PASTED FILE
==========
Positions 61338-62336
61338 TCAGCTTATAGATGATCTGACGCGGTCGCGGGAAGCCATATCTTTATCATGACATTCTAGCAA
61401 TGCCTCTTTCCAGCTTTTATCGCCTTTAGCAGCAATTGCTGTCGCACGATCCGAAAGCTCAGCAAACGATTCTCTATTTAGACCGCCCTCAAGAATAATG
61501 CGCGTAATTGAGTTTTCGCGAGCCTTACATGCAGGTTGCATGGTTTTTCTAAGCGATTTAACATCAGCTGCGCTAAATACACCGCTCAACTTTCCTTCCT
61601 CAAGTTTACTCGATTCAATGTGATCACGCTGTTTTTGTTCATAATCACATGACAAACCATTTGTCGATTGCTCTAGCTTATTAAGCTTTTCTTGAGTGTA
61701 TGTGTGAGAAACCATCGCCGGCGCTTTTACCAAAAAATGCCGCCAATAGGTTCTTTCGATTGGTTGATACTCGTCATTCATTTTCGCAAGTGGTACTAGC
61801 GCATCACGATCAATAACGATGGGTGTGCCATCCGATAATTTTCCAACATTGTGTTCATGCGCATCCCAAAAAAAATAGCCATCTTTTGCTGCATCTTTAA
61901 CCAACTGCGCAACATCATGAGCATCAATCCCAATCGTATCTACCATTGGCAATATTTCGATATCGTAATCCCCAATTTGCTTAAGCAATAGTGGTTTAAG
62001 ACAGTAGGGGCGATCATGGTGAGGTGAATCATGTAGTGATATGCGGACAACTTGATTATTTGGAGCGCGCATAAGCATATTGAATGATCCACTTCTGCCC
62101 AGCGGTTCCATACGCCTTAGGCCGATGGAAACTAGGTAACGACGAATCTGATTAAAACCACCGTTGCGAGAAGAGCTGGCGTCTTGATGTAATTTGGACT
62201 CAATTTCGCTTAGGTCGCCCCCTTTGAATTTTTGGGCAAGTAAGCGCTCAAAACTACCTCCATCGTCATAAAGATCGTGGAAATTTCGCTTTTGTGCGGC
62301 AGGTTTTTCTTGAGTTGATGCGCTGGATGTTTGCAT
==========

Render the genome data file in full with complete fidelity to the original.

Positions 61338-62336
61338 TCAGCTTATAGATGATCTGACGCGGTCGCGGGAAGCCATATCTTTATCATGACATTCTAGCAA
61401 TGCCTCTTTCCAGCTTTTATCGCCTTTAGCAGCAATTGCTGTCGCACGATCCGAAAGCTCAGCAAACGATTCTCTATTTAGACCGCCCTCAAGAATAATG
61501 CGCGTAATTGAGTTTTCGCGAGCCTTACATGCAGGTTGCATGGTTTTTCTAAGCGATTTAACATCAGCTGCGCTAAATACACCGCTCAACTTTCCTTCCT
61601 CAAGTTTACTCGATTCAATGTGATCACGCTGTTTTTGTTCATAATCACATGACAAACCATTTGTCGATTGCTCTAGCTTATTAAGCTTTTCTTGAGTGTA
61701 TGTGTGAGAAACCATCGCCGGCGCTTTTACCAAAAAATGCCGCCAATAGGTTCTTTCGATTGGTTGATACTCGTCATTCATTTTCGCAAGTGGTACTAGC
61801 GCATCACGATCAATAACGATGGGTGTGCCATCCGATAATTTTCCAACATTGTGTTCATGCGCATCCCAAAAAAAATAGCCATCTTTTGCTGCATCTTTAA
61901 CCAACTGCGCAACATCATGAGCATCAATCCCAATCGTATCTACCATTGGCAATATTTCGATATCGTAATCCCCAATTTGCTTAAGCAATAGTGGTTTAAG
62001 ACAGTAGGGGCGATCATGGTGAGGTGAATCATGTAGTGATATGCGGACAACTTGATTATTTGGAGCGCGCATAAGCATATTGAATGATCCACTTCTGCCC
62101 AGCGGTTCCATACGCCTTAGGCCGATGGAAACTAGGTAACGACGAATCTGATTAAAACCACCGTTGCGAGAAGAGCTGGCGTCTTGATGTAATTTGGACT
62201 CAATTTCGCTTAGGTCGCCCCCTTTGAATTTTTGGGCAAGTAAGCGCTCAAAACTACCTCCATCGTCATAAAGATCGTGGAAATTTCGCTTTTGTGCGGC
62301 AGGTTTTTCTTGAGTTGATGCGCTGGATGTTTGCAT